Earlier in the month we shared our thoughts on Zero Knowledge Proof, comparing it with Zero Trust and clarifying the significant difference between the two. Our Chief Crypto Officer is Dr Michael Scott. Having working in cryptography for over 30 years, and in fact, as one of the global leaders in this specific discipline, today he shares his in depth white paper on Zero Knowledge Proof. This in depth piece of writing explains exactly how MIRACL Trust works, and why it is the ideal low cost, secure authentication solution for scale.
What is M-Pin? The M-Pin protocol is intended to replace the well-known Username/Password authentication mechanism which is widely considered to be effectively broken. The main problem is the existence of a “password file” on the server, which is commonly stolen and hacked, revealing most user passwords.
The idea behind MPin is that each registered client is issued with a large cryptographic secret. They then prove to a server that they are in possession of this secret using a zero-knowledge proof. This removes the requirement for any information related to client secrets to be stored on the server.
Industry commentators have long advocated a multi-factor solution. The novel feature of M-Pin is that the cryptographic secret may be safely split up into any number of independent factors. Each of these factors has the same form, they are points on an elliptic curve. To recreate the original secret they are simply added together again – it’s as simple as that. One factor might be derived from a short 4-digit PIN. Another might be a “token” conveniently dropped into the users browser. Classic two-factor solutions are in fact often hierarchical and two-level. A key generated from one factor is used to unlock the other. Disjoint technologies are used by each factor.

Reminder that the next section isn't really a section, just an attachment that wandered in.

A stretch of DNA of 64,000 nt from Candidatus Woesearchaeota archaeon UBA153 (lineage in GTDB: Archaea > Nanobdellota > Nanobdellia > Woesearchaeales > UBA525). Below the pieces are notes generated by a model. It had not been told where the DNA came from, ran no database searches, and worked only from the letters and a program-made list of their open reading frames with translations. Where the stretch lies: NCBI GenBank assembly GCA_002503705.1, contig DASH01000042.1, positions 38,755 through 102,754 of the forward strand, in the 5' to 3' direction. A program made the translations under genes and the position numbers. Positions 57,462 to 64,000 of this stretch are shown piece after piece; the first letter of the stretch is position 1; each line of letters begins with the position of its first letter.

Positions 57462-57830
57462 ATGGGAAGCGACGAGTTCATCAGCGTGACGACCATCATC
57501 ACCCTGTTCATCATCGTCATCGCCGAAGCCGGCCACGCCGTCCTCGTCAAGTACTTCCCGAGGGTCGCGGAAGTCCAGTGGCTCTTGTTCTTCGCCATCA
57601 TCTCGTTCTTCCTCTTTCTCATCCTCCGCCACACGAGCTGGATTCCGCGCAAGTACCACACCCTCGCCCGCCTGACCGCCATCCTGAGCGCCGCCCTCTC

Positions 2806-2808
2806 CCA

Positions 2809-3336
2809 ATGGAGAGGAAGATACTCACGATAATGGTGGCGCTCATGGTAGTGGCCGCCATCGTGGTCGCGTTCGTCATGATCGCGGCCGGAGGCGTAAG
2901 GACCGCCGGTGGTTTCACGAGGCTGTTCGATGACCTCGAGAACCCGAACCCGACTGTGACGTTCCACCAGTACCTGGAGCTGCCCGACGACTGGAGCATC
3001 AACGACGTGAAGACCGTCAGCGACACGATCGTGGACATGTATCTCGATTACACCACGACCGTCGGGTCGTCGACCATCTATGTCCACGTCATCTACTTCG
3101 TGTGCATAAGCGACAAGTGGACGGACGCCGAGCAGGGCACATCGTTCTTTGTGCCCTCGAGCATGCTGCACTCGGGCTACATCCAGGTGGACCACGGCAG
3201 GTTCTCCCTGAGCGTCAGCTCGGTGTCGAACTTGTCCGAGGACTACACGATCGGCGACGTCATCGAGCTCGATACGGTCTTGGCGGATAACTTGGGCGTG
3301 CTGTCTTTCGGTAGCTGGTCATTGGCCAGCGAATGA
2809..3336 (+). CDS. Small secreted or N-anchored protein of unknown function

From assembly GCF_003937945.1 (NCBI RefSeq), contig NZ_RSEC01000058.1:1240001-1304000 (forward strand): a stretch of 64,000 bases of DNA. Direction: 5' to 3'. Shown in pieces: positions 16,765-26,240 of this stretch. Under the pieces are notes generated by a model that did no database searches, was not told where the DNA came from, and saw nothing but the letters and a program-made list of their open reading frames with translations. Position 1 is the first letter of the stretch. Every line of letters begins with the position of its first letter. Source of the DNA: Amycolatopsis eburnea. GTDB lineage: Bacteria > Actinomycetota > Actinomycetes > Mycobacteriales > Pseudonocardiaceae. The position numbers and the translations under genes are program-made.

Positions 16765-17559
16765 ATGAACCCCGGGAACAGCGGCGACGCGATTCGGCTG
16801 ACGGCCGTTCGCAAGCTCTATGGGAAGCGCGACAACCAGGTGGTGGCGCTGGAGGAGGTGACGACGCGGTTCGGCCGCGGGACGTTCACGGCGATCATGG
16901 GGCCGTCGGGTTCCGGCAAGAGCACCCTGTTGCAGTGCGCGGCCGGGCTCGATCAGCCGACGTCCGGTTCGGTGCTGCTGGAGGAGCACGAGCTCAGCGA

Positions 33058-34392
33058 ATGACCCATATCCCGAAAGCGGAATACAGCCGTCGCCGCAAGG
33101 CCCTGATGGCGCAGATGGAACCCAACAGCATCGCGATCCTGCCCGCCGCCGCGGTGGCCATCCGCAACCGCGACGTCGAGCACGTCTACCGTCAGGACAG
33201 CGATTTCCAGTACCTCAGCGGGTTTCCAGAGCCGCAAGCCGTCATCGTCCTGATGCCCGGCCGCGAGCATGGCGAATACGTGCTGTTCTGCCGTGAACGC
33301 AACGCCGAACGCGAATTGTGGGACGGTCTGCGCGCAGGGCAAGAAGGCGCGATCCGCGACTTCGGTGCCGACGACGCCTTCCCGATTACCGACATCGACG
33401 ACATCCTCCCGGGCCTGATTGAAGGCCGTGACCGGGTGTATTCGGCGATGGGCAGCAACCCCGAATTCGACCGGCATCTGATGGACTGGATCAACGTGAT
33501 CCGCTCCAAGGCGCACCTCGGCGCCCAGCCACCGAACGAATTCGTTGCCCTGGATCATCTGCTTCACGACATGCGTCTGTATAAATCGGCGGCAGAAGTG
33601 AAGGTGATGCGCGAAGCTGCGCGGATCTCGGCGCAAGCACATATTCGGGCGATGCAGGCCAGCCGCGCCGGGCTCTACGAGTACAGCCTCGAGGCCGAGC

Typically a password (or a biometric) might be used to unlock an authentication key stored in a file. Strictly speaking this solution is only one-factor, as it is only this authentication key that is required, and an attacker would be satisfied if they could obtain this without knowing the password. However since this is probably not possible we accept that the overall effect is two-factor authentication. Software encryption might be used as the locking mechanism, but since a brute force attack will discover the authentication key, the password must become a large hard-to-remember pass-phrase.
The alternative (which achieves the same functionality as two-factor M-Pin) is to lock the authentication key into a secure hardware vault. Now a short PIN can be used to unlock it. However secure hardware is expensive and may not be supported on all devices. Another downside of this classic approach is that the extension to multi-factor authentication is not at all obvious.
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And if you have any questions then do get in touch and we’ll do our best to help or clarify any questions you might have. Email us at firstname.lastname@example.org
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Dr Michael Scott is Chief Crypto Officer at MIRACL, one of the pioneers of Pairing-based Cryptography and the “S” in the widely used BLS and KSS families of elliptic curves. Following a distinguished career of almost 30 years at Dublin City University and an active consultant to both public and private sector, his unmatched depth in knowledge is drawn not only from his academic expertise - he’s published over 100 highly cited papers – but his genuine love of cryptography and the science behind this.